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While President Trump has in public enthusiastically praised North Korean leader Kim Jong Un's Saturday announcement that he would cease nuclear and missile testing and shutter a testing site, behind closed doors, the Trump administration is reportedly unsure of how to interpret Kim's offer.

White House aides are skeptical of the freeze proposal, The Washington Post and The New York Times both reported Saturday evening. They worry Kim's concession will create an "illusion" of cooperation without making all the changes — including total denuclearization, which many experts consider to be an unrealistic aim — the administration hopes to secure in upcoming Trump-Kim talks.

"The reality is that North Korea has nuclear weapons, and we have to deal with that reality," Toby Dalton, co-director of nuclear policy at the Carnegie Endowment for International Peace, told the Post. "The gap between reality and what we're planning for is problematic," he argues, "as it creates expectations that can't be met in the summit process, and we're back to where we were." Bonnie Kristian

April 21, 2018

North Korea "no longer needs" to test nuclear weapons and missiles, leader Kim Jong Un said Saturday, and will shut down the site of the past six nuclear tests.

Kim cast the decision as a practical matter because Pyongyang has already achieved "the proven condition of complete nuclear weapons," but the announcement was hailed by many as an important gesture of goodwill in advance of Kim's upcoming meeting with President Trump. However, Kim gave no indication he is willing to surrender his current nuclear arsenal, which he views as a bulwark against forcible regime change.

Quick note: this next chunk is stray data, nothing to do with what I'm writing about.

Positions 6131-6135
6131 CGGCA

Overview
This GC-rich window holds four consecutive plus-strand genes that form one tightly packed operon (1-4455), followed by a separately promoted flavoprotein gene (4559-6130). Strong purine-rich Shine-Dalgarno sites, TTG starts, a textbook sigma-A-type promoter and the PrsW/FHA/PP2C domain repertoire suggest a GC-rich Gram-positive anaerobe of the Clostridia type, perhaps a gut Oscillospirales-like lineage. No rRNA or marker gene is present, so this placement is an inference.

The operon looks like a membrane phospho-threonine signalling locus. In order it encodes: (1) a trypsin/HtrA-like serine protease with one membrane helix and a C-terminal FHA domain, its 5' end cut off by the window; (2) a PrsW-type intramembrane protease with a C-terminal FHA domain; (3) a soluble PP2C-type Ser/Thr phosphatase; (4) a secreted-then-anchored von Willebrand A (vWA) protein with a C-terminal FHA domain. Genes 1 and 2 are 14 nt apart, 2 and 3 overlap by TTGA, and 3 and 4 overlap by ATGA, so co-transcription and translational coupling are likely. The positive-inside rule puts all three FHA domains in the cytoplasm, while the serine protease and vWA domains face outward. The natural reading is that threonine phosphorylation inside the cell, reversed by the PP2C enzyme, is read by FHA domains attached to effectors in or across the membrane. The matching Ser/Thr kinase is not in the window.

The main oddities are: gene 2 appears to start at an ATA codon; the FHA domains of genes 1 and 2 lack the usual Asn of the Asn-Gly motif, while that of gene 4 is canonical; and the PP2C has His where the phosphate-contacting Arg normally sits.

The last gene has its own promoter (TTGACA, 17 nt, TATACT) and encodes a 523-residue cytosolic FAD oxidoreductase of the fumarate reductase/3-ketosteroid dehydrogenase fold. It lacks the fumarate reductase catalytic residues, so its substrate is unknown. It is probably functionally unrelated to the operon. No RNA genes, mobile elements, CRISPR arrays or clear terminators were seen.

The president responded to Kim's statement on Twitter:

The last North Korean weapons test was in November. Read The Week's Gracy Olmstead on what it would mean to live with a nuclear North Korea. Bonnie Kristian

March 18, 2018

North Korean diplomat Choe Kang Il traveled to Finland Sunday for negotiations with American and South Korean representatives, notably including former U.S. Ambassador to South Korea Kathleen Stephens. The talks are seen as a preliminary step toward the direct meeting President Trump has said he will have with North Korean leader Kim Jong Un this spring.

The South Korean foreign ministry compared the Finland negotiations to the indirect and secretive "Track 2" dialogue Pyongyang maintains with Washington. Choe declined to comment on his agenda. Bonnie Kristian